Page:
Green’s Dictionary of Slang

-bandit sfx

[ironic use of SE bandit]

1. used in combs. as a generic for a minor criminal practising a particular speciality.

[US](con. 1950s) J. Peacock Valhalla 249: Brass bandits [...] clamored on the heels of the marines, scooping up the expended cartridges as fast as they were fired.
[UK]F. Norman in Daily Tel. Mag. May in Norman’s London (1969) 234: The milk bandit is given a censorious lecture and sent to prison for six months.
[US]J. Wambaugh Choirboys (1976) 109: ‘We ever get a limp dick bandit around here he’ll be a prime suspect.’ ‘Very funny, Potts.’.
[UK]F. Norman Too Many Crooks Spoil the Caper 113: I won’t give the time of day to gas-meter bandits.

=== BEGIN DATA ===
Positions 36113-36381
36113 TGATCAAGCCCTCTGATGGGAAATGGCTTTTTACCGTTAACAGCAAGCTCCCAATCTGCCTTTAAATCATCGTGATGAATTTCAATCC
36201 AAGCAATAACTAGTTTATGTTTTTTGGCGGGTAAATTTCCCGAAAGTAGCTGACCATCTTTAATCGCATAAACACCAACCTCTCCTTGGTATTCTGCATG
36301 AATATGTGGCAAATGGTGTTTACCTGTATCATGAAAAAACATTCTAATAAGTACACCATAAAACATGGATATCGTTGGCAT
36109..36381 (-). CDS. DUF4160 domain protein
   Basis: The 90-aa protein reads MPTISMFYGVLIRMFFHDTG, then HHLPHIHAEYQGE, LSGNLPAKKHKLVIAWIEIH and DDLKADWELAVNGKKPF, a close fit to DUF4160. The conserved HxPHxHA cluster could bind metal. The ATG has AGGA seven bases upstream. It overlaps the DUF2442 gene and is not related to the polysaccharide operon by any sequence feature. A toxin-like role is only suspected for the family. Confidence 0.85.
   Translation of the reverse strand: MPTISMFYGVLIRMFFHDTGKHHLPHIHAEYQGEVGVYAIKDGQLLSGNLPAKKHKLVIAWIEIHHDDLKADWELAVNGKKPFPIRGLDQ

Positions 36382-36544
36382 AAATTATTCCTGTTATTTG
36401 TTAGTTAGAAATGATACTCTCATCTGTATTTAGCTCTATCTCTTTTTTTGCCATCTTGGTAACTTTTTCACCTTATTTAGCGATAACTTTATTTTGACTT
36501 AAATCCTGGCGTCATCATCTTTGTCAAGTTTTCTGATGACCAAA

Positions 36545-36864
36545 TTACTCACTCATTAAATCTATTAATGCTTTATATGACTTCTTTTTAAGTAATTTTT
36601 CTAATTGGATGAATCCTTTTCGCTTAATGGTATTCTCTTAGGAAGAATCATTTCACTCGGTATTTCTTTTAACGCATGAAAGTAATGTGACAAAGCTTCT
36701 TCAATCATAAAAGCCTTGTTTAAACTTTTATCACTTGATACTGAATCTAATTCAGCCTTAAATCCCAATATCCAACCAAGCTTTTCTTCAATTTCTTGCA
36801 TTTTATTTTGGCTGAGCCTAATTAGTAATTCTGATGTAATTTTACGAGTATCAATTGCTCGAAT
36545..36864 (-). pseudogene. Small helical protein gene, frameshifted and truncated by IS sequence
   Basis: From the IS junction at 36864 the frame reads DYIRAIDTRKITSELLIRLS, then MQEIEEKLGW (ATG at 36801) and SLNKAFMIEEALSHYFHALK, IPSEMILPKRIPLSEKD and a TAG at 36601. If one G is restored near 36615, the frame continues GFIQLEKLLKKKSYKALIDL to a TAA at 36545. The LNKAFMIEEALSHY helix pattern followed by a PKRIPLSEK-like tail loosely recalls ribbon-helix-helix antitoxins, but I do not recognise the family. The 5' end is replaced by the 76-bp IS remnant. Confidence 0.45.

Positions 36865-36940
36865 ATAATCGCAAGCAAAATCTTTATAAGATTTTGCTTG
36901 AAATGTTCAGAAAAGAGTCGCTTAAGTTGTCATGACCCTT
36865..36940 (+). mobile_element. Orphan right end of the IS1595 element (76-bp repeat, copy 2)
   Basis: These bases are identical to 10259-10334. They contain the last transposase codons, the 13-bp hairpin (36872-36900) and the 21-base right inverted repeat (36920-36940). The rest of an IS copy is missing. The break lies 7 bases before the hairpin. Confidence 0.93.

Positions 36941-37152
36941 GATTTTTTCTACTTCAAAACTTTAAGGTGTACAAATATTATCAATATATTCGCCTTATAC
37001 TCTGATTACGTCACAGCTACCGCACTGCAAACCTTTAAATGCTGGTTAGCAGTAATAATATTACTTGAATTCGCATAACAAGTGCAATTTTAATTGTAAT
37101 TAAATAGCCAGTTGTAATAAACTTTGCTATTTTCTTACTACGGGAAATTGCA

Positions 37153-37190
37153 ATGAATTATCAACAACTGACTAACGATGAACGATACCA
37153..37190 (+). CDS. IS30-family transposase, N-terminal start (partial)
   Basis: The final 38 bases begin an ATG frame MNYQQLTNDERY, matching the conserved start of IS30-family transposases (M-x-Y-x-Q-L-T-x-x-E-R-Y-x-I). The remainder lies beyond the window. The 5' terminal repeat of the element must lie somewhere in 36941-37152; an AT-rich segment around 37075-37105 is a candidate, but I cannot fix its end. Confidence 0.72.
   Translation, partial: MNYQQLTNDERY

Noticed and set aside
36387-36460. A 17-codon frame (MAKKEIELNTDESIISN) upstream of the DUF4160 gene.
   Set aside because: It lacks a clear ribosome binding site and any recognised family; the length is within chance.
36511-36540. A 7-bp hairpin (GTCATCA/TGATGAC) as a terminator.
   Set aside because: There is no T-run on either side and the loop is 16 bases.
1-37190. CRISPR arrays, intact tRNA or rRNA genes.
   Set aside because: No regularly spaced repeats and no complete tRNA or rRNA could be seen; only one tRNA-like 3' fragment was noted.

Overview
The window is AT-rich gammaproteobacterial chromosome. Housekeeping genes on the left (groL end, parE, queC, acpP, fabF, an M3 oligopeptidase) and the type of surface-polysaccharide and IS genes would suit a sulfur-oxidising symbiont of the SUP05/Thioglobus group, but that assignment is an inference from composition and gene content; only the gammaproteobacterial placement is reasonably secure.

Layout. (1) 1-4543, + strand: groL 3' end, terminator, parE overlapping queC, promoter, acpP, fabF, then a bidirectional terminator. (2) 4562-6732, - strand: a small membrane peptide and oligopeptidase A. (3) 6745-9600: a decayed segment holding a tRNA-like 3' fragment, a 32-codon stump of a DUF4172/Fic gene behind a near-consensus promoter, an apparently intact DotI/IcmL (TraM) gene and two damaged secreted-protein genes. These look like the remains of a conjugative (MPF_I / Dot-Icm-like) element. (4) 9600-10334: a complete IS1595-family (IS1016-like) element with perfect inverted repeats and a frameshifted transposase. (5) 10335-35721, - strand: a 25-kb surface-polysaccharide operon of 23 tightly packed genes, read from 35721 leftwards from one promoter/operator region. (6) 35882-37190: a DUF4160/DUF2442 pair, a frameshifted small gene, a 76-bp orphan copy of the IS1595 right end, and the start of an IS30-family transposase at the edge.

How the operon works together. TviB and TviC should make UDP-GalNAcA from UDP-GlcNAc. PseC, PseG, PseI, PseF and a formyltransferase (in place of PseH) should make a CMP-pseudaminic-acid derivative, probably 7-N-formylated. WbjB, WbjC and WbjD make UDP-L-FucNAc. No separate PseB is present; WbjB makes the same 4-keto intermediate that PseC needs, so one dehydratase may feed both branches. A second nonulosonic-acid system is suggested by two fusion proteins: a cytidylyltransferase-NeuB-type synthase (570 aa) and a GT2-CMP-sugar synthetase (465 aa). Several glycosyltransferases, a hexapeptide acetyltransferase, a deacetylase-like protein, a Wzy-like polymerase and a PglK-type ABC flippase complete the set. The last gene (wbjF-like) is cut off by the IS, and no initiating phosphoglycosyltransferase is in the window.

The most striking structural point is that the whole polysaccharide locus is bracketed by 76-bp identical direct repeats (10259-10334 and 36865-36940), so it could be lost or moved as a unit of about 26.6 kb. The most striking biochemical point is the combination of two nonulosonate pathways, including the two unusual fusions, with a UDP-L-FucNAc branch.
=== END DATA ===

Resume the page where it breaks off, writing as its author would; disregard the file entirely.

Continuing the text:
[Aus]V. Darroch On Coast 36: Beer Bandit: A low [...] form of marine life that frequents and patronizes unmanned bars and beer fridges.
[UK]S. Berkoff West in Decadence and Other Plays (1985) 110: These chicks [...] would be booked up by other snatch-bandits.
[UK]J. Cameron Vinnie Got Blown Away 112: Down Leicester Square you got bag bandits.
[UK]Indep. 5 Feb. 9: We hope this is the beginning of the end for the burger bandits and their stinking barrows.

2. in combs., a homosexual, see arse bandit n., arsehole bandit under arsehole n.

3. an obsessive, a user.

[UK]Observer Mag. 5 Sept. 34: A deep-thinking, soft-spoken 20-year-old BMX bandit.